5 myths associated with solar eclipse busted by scientists
Parts of India are witnessing the last solar eclipse of the year. The celestial event is visible in south India, with Kerala’s Cheruvathur being the first place where the eclipse can be seen.
It will last for three hours from 8.05 am to 11 am.
Here are some myths associated with the solar eclipse which have been busted by scientists:
1. According to scientists at American space agency NASA, a lot of people say that total solar eclipses produce harmful rays that can cause blindness. This, however, is not true, they say. During a total solar eclipse when the disk of the moon fully covers the sun, the brilliant corona emits only electromagnetic radiation, though sometimes with a greenish hue. Being a million times fainter than the light from the sun itself, there is nothing in the coronal light that could cross 150 million kilometers of space, penetrate our dense atmosphere, and cause blindness, NASA scientists say. They do, however, warn against watching the sun before totality. People will catch a glimpse of the brilliant solar surface and this can cause retinal damage, say the scientists.
2. The NASA scientists also point towards another common myth that pregnant women should not watch an eclipse because it can harm the baby. This belief is related to the previous false idea that harmful radiations are emitted during a total solar eclipse, they say. The electromagnetic radiation from the corona, seen as light, is perfectly safe, the scientists say.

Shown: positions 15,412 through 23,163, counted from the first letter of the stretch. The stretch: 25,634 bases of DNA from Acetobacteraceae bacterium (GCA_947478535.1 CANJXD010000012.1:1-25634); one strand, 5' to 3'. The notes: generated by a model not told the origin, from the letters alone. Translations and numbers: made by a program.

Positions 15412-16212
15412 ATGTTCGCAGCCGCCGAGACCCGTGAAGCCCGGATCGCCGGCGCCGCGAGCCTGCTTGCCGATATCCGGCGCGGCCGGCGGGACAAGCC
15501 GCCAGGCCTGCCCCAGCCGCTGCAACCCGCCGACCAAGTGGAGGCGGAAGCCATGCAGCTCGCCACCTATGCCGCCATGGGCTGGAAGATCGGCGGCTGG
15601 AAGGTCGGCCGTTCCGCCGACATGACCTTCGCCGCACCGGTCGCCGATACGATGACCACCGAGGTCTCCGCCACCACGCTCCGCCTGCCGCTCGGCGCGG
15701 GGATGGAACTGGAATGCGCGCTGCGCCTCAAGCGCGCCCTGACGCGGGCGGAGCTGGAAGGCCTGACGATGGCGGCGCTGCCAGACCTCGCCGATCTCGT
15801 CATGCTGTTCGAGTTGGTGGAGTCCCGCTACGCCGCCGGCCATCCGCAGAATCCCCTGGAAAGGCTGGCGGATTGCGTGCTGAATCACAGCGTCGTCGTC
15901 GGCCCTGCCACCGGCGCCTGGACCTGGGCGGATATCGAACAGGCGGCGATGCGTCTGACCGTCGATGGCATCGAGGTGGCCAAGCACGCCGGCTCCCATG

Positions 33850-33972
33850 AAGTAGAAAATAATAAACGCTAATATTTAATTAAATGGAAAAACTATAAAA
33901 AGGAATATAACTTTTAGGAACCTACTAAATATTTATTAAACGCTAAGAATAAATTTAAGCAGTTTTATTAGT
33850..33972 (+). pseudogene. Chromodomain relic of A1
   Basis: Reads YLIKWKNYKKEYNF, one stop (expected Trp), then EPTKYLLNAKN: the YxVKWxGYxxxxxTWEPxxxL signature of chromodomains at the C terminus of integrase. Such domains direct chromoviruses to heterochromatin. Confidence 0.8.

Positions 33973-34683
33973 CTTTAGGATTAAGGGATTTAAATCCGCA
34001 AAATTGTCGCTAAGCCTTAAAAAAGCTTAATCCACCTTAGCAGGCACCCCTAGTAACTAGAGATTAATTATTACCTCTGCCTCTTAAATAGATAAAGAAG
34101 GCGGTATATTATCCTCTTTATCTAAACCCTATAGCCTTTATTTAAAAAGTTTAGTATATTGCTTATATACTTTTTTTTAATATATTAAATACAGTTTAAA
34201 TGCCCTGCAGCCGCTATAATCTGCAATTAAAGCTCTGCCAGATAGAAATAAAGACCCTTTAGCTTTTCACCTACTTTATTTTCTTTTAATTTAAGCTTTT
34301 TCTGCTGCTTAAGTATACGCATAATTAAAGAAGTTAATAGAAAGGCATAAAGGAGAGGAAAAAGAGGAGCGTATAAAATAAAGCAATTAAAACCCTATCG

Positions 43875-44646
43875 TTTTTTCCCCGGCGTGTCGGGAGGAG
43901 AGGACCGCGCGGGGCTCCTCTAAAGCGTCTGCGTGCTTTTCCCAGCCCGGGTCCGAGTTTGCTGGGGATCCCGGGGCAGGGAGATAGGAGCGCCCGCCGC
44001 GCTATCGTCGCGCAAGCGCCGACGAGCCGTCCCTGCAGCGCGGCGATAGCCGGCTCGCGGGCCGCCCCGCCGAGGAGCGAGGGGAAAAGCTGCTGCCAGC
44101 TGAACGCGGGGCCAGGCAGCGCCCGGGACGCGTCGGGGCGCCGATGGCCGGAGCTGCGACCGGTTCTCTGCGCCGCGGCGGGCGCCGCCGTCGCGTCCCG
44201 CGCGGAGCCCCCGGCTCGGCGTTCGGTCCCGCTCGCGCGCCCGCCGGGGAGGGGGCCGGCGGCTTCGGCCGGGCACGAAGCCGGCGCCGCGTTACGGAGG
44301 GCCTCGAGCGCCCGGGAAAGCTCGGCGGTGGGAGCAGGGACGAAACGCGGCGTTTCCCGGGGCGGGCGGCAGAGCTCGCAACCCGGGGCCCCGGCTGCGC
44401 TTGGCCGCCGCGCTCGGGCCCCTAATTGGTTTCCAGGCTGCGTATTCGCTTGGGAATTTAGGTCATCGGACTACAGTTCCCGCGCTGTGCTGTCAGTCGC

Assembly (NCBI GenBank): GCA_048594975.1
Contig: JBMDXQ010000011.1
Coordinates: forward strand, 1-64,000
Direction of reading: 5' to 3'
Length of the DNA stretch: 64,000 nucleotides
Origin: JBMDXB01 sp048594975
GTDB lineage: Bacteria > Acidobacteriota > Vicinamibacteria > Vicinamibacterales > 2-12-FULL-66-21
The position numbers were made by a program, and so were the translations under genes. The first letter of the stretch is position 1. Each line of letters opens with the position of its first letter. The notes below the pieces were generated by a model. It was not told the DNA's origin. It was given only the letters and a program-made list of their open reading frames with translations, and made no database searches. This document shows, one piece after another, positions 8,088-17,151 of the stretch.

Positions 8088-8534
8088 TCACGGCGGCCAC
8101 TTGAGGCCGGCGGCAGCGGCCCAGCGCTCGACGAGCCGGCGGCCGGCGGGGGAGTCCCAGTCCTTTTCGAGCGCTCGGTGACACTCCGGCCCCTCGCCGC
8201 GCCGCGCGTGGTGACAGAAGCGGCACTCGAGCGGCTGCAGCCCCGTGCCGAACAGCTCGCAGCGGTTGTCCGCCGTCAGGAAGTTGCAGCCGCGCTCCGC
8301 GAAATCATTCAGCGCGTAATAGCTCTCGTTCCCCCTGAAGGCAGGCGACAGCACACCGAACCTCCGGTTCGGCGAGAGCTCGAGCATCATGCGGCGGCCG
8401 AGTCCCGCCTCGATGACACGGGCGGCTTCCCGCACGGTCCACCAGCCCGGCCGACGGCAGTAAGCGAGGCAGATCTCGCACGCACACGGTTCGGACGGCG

3. Some people also believe that eclipses will poison any food that is prepared during the event. Scientists in Kerala, which are witnessing the eclipse in Chervathur, say it is perfectly safe to eat, drink and carry out daily activities during the eclipse. The only danger is when one views it with naked eyes.
4. Another belief, and a classic one, is that eclipses are harbingers of something very bad that is about to happen. The scientists say this is what the psychologists call Confirmation Bias - that we tend to remember all the occasions when two things happened together, but forget all of the other times when they did not.
5. Scientists also point out that there is a common belief that there are no total solar eclipses at Earth’s North or South Poles. There is nothing especially unique about these locations from an astronomical standpoint, say scientists, pointing out that the last total solar eclipse viewed from the North Pole area was on March 20, 2015 and passed right over the North Pole itself. The last total solar eclipse viewed from the South Pole area was on November 23, 2003.